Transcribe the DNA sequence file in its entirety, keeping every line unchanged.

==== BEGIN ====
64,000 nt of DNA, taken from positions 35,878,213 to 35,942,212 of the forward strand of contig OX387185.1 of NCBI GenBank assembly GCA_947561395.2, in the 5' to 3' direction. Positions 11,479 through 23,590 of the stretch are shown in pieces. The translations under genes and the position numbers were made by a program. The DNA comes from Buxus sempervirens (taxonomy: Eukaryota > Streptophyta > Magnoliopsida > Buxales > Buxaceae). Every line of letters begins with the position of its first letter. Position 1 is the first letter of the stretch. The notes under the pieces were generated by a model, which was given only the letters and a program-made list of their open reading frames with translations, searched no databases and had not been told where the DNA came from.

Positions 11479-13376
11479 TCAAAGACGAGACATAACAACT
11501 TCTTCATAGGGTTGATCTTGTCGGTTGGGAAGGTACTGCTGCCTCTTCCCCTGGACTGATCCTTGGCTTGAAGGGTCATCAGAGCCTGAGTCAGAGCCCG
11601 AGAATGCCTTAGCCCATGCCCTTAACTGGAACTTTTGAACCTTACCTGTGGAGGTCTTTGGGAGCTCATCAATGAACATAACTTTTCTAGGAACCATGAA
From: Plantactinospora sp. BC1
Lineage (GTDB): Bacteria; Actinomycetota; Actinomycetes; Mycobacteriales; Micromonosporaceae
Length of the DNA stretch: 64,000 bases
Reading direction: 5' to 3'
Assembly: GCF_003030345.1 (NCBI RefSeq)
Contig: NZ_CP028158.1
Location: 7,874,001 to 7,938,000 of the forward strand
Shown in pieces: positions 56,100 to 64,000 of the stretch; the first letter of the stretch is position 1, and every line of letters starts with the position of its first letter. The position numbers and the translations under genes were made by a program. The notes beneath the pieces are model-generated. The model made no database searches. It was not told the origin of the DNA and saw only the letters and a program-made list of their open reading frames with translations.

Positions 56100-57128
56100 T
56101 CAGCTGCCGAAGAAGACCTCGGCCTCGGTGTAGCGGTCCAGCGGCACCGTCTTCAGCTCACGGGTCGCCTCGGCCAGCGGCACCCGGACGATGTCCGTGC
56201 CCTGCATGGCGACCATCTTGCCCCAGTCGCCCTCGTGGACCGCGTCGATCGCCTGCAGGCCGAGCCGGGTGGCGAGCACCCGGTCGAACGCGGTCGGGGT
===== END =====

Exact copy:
64,000 nt of DNA, taken from positions 35,878,213 to 35,942,212 of the forward strand of contig OX387185.1 of NCBI GenBank assembly GCA_947561395.2, in the 5' to 3' direction. Positions 11,479 through 23,590 of the stretch are shown in pieces. The translations under genes and the position numbers were made by a program. The DNA comes from Buxus sempervirens (taxonomy: Eukaryota > Streptophyta > Magnoliopsida > Buxales > Buxaceae). Every line of letters begins with the position of its first letter. Position 1 is the first letter of the stretch. The notes under the pieces were generated by a model, which was given only the letters and a program-made list of their open reading frames with translations, searched no databases and had not been told where the DNA came from.

Positions 11479-13376
11479 TCAAAGACGAGACATAACAACT
11501 TCTTCATAGGGTTGATCTTGTCGGTTGGGAAGGTACTGCTGCCTCTTCCCCTGGACTGATCCTTGGCTTGAAGGGTCATCAGAGCCTGAGTCAGAGCCCG
11601 AGAATGCCTTAGCCCATGCCCTTAACTGGAACTTTTGAACCTTACCTGTGGAGGTCTTTGGGAGCTCATCAATGAACATAACTTTTCTAGGAACCATGAA
From: Plantactinospora sp. BC1
Lineage (GTDB): Bacteria; Actinomycetota; Actinomycetes; Mycobacteriales; Micromonosporaceae
Length of the DNA stretch: 64,000 bases
Reading direction: 5' to 3'
Assembly: GCF_003030345.1 (NCBI RefSeq)
Contig: NZ_CP028158.1
Location: 7,874,001 to 7,938,000 of the forward strand
Shown in pieces: positions 56,100 to 64,000 of the stretch; the first letter of the stretch is position 1, and every line of letters starts with the position of its first letter. The position numbers and the translations under genes were made by a program. The notes beneath the pieces are model-generated. The model made no database searches. It was not told the origin of the DNA and saw only the letters and a program-made list of their open reading frames with translations.

Positions 56100-57128
56100 T
56101 CAGCTGCCGAAGAAGACCTCGGCCTCGGTGTAGCGGTCCAGCGGCACCGTCTTCAGCTCACGGGTCGCCTCGGCCAGCGGCACCCGGACGATGTCCGTGC
56201 CCTGCATGGCGACCATCTTGCCCCAGTCGCCCTCGTGGACCGCGTCGATCGCCTGCAGGCCGAGCCGGGTGGCGAGCACCCGGTCGAACGCGGTCGGGGT